Democrats in battleground House districts have a grassroots fundraising advantage over Republicans, but there’s a clear strategy to narrow the gap.
In addition to being the best measure available for comparing grassroots fundraising across campaigns, the Grassroots Fundraising Rate is a good indicator of future fundraising potential, since most unitemized donors will – and are legally allowed to – give multiple times during a campaign.
Using the candidate’s eyelines to steer attention is a proven tactic, but the decision to use black & white photography is perplexing as color keeps a user more engaged.
Bringing certain operations of a campaign in-house by itself is not a virtue and there are two important questions to ask before a candidate adopts this approach.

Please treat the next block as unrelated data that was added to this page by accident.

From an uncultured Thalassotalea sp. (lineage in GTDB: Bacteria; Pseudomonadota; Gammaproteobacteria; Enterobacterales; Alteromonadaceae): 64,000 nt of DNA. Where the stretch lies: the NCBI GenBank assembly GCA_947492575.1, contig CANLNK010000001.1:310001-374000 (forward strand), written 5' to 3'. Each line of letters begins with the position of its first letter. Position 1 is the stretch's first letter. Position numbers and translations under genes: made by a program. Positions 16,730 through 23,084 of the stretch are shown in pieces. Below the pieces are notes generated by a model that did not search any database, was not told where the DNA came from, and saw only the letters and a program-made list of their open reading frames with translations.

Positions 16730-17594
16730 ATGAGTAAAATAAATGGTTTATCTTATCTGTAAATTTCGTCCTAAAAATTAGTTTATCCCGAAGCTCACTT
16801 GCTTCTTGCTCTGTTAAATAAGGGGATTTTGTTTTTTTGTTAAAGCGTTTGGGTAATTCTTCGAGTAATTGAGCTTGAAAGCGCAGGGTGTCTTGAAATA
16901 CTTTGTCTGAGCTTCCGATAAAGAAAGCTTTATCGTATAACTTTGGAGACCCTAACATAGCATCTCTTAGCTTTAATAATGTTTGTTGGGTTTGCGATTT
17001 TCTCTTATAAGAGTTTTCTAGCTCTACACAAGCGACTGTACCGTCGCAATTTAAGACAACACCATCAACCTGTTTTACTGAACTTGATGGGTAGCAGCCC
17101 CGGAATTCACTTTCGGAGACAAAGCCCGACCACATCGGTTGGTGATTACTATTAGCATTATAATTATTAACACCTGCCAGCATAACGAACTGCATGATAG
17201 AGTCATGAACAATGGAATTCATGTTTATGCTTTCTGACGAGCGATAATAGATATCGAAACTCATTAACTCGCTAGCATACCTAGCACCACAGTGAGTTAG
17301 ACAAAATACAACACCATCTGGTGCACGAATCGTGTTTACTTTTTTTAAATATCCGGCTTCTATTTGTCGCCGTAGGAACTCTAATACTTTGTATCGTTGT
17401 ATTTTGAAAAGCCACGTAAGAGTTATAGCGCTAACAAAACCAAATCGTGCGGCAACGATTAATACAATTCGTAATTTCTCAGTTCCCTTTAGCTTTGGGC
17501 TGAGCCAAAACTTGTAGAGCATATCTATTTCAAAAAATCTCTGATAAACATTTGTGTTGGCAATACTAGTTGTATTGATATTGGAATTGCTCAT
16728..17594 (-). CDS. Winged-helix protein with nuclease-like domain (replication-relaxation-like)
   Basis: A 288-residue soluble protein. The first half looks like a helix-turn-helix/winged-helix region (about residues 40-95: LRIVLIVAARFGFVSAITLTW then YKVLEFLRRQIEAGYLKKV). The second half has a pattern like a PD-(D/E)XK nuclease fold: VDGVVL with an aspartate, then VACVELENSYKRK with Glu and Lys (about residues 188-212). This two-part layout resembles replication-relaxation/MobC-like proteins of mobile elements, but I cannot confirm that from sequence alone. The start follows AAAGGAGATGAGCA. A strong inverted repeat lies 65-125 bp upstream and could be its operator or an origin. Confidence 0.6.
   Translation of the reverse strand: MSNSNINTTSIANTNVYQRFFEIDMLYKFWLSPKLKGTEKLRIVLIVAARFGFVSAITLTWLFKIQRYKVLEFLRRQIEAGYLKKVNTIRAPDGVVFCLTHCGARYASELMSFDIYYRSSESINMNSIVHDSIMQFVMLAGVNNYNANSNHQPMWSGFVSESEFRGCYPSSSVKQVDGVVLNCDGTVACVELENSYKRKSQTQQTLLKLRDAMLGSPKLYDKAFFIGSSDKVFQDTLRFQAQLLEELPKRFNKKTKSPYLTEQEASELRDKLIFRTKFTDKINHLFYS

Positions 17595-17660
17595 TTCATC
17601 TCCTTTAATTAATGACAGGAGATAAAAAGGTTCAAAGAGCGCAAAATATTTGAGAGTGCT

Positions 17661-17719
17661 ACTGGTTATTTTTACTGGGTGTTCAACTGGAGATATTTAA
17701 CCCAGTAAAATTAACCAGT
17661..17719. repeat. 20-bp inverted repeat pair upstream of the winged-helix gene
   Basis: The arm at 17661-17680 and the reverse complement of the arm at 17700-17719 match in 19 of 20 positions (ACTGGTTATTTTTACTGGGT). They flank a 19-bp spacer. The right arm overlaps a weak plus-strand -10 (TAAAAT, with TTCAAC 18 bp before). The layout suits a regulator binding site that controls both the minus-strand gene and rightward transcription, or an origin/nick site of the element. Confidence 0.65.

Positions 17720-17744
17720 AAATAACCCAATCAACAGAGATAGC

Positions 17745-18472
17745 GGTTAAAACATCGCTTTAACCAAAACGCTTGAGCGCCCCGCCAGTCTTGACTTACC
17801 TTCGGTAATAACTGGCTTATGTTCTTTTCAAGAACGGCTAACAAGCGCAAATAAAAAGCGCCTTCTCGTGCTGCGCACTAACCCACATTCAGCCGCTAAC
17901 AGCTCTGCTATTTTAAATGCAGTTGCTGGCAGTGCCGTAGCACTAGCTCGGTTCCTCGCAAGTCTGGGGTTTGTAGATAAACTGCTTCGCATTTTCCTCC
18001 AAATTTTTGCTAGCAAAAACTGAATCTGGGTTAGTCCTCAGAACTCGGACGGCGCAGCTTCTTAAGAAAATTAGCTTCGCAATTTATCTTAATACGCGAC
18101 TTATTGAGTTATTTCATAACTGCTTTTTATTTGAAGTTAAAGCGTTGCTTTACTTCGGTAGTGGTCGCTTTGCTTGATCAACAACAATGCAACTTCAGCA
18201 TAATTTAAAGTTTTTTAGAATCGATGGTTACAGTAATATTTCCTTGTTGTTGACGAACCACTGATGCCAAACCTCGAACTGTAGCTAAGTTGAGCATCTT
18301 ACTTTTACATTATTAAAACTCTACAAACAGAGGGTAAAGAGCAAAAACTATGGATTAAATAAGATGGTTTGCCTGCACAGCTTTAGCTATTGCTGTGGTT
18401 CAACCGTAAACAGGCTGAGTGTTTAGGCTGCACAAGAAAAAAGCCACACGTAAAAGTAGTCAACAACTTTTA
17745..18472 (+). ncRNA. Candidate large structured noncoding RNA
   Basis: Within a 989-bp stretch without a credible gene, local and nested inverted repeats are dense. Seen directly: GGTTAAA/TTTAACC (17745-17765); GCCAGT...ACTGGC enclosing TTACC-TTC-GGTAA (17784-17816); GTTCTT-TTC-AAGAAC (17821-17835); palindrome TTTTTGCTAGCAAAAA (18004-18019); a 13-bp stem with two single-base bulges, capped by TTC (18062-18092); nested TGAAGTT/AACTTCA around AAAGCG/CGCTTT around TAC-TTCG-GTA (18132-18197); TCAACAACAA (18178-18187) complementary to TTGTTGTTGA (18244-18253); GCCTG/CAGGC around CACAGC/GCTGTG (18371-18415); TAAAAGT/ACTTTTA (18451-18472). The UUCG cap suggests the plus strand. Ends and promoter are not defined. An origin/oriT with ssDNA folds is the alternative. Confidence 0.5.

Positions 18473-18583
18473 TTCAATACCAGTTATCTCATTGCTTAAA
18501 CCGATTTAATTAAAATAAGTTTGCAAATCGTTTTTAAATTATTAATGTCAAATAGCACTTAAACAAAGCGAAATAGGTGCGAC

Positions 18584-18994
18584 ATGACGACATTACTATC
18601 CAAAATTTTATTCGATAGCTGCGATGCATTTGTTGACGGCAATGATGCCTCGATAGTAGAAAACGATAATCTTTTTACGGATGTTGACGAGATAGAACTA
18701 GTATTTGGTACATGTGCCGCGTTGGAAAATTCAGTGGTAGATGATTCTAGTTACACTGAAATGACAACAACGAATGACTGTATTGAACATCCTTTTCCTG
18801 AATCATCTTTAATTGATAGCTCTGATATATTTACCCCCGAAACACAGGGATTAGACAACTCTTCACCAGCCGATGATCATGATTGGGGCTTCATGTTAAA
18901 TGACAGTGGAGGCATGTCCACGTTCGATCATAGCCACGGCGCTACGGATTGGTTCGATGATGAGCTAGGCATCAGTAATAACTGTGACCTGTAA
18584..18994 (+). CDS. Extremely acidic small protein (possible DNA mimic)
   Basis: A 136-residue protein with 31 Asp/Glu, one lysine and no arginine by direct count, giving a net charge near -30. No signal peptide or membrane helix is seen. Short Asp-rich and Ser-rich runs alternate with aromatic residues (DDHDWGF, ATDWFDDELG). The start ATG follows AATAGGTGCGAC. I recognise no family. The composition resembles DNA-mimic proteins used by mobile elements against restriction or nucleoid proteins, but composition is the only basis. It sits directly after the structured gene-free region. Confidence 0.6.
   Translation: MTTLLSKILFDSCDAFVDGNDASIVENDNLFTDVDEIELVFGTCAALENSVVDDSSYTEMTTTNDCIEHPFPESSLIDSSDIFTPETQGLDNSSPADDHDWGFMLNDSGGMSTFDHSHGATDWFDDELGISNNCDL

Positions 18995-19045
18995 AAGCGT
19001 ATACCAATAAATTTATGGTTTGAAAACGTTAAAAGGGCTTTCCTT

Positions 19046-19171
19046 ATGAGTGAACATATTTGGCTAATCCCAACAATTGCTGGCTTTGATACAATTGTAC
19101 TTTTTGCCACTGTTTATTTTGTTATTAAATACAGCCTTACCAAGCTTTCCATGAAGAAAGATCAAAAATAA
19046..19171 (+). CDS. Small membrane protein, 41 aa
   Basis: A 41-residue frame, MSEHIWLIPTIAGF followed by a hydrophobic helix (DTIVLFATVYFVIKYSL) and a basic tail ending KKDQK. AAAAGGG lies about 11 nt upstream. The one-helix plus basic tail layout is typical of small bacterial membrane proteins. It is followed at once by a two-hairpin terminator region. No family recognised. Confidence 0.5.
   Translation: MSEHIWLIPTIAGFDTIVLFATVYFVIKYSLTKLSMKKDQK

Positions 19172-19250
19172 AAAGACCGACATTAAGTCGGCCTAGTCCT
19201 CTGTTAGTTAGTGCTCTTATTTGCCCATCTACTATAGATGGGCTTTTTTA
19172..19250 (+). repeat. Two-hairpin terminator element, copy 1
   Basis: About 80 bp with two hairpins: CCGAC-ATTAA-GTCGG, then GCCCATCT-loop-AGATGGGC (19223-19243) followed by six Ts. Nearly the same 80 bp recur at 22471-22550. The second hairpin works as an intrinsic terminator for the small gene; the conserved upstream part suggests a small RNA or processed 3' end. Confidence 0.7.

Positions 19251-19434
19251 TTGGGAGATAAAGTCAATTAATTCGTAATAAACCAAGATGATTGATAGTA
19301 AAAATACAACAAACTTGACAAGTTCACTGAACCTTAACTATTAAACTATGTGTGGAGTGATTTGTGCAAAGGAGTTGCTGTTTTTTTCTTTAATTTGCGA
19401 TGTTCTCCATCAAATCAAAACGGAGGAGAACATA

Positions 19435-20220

I’m personally surprised by his staying power given the recent history of “flash in the pan” candidates on the Left and the Right, but I also think the Buttigieg campaign’s robust conversion funnel deserves partial credit.
The click through rate – how many people who click and email after opening it – is now the leading indicator of whether your email will be delivered and avoid the promotions tab or spam folder.
Despite a standout visual design, Harris’ campaign website has the most generic conversion funnel we’ve reviewed so far.
It’s the rare sort of “requirement” that serves the interests of both parties.
Of the sites I’ve audited, ElizabethWarren.com has the most robust series of steps to drive supporters up the engagement ladder, but it’s hard to enter with the heavy-handed focus on donations, which is likely a symptom of the debate requirement.